I have been reading this thread and I have to chime in that one of the reasons we have have decided to buy a vintage trailer and gut the inside rather than purchase a new unit has been this corrosion issue. We know that there is no free lunch and we will probably have issues we have not even thought about by going this route, but we won't have this corrosion issue (a 40 year old trailer will already have corroded if it is going to.). We also know that we will not be saving any money by building a custom trailer in a vintage shell, but we hope we will be more satisfied with our trailer in the end by going this route. We thank you all for sharing your experiences so that others can make a more informed choice when deciding which Airstream is best for them. Keep up the good work and we will be reading your posts. paula
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Old 01-21-2008, 08:57 PM   #300
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Do you have corrosion? PM us.

Quote:
Originally Posted by TIMEMACHINE
There are other ways to get this done, there are methods to make this a bigger problem for Airstream than it is for those with corrosion, it's only our past time, it is their livelyhood.

I think we should start with you and me, thats two to start, the next step is gathering others who want something to happen besides watching our prized Airstreams waste away, inch by inch. Maybe there is only one more who believes that we can solve the problem, or maybe there are 10, or maybe 50, I guess we will find out. Once we have a group, then we can discuss ideas as to the best approach, have a meeting of the minds, create a plan, and then execute.

Then again maybe someone of authority at Airstream will see this thread and decide that a group of customers who have enough financial strength to buy the most expensive travel trailer made may just be smart enough to persuade the right people to do the right thing.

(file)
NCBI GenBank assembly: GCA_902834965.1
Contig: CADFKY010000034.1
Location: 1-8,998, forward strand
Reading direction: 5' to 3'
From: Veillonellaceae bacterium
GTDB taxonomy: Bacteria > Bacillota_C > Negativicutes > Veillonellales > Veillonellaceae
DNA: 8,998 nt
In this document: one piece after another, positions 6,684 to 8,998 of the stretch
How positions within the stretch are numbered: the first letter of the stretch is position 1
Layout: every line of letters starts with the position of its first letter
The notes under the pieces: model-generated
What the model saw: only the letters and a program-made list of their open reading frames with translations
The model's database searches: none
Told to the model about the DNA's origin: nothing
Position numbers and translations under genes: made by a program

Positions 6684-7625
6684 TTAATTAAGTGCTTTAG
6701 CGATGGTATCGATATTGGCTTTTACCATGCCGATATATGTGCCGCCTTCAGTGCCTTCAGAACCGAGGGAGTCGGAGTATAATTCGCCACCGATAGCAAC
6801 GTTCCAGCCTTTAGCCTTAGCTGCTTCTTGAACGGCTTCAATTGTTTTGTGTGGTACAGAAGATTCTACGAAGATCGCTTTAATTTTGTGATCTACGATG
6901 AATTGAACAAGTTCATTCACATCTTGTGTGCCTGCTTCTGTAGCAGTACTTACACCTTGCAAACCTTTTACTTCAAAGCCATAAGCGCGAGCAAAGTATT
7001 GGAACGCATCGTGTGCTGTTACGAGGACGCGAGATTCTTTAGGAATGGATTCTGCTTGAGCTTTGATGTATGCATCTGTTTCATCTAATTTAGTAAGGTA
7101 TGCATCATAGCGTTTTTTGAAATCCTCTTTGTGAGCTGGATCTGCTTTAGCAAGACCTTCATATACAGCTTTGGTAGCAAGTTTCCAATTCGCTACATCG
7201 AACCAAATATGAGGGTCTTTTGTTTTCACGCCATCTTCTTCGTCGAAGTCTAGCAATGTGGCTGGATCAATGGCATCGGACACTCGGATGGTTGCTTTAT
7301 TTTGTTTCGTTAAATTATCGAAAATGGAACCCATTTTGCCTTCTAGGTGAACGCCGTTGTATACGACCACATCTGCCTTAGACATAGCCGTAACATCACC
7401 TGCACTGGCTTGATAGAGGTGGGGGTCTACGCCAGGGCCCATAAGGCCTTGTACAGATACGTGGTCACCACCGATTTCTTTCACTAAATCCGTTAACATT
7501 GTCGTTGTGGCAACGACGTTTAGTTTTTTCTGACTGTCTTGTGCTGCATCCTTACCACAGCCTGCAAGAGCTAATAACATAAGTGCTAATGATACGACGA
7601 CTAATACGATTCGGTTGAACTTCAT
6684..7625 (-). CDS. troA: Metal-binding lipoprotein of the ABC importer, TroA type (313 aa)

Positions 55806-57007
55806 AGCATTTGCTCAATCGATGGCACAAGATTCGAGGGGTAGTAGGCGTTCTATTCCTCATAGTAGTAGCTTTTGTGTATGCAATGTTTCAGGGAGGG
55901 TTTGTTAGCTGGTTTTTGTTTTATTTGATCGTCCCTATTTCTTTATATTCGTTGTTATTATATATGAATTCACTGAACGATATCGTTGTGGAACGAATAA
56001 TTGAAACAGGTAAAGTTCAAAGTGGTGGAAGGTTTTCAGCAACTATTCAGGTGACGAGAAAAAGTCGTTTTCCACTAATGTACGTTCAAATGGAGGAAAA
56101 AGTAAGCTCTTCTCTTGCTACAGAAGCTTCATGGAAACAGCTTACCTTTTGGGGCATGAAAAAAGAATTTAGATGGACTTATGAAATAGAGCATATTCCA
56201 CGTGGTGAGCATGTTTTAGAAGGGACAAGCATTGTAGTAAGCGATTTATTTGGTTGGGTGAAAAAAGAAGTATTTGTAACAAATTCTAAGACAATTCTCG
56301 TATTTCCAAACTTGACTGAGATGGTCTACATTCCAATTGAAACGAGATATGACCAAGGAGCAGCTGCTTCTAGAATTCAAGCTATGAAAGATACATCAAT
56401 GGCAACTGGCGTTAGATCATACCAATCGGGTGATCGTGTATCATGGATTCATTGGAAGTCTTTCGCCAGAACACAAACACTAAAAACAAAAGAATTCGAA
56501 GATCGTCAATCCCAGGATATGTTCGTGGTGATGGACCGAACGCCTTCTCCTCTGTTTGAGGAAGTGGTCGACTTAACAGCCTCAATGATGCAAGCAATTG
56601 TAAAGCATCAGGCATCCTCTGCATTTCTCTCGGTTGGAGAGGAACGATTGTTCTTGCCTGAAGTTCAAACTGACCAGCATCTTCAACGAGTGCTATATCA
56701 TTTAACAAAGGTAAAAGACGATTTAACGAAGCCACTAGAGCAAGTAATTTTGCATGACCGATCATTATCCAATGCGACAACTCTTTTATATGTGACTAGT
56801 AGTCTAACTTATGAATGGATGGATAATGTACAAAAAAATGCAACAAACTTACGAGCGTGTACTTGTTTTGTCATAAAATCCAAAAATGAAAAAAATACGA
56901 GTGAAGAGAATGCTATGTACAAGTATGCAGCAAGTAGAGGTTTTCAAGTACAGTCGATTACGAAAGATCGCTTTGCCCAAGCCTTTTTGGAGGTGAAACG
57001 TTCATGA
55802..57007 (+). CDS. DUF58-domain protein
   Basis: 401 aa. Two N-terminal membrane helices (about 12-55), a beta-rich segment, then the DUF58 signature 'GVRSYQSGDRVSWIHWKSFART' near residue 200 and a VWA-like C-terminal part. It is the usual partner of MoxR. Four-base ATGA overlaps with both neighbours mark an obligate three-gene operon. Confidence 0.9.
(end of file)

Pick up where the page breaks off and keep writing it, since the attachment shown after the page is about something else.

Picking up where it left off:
There is only one thing worse than to make me mad, and that is to make me think.

John
Responding to 2air,

Just in case you missed it, some of us have already considered developing a resolution to the corrosion issue by exposing the situation in such a manner as to cause Airstream Corporate to rethink it's current policy.

Also, I don't believe that my comment about "watching our prized Airstreams waste away, inch by inch" is dramatic. My "surface" corrosion is extensive and if allowed to continue will result in problems beyond cosmetic.

If I owned a $5,000, $10,000 or $20,000 Airstream that was 20, 30, 40 or 50 years old that had corrosion, I would not complain, at least not to the manufacturer. I own a $50,000 Airstream that is less than 2 years old, and I am going to complain. When Airstream started touting their product with the "best in the world" advertising and continued to sell their products at prices multiple of their competitors, they also exposed themselves to respective expectations.

Enough said,

Those interested in working together to have their Airstream's corrosion issues solved, please PM me or Silvertwinkie as suggested in his post.

John
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Old 01-21-2008, 11:56 PM   #301
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TimeMachine,

Sorry to hear of your problems. Have you put up any pictures of your Safari? I'd be interested in how the filiform corrosion looks.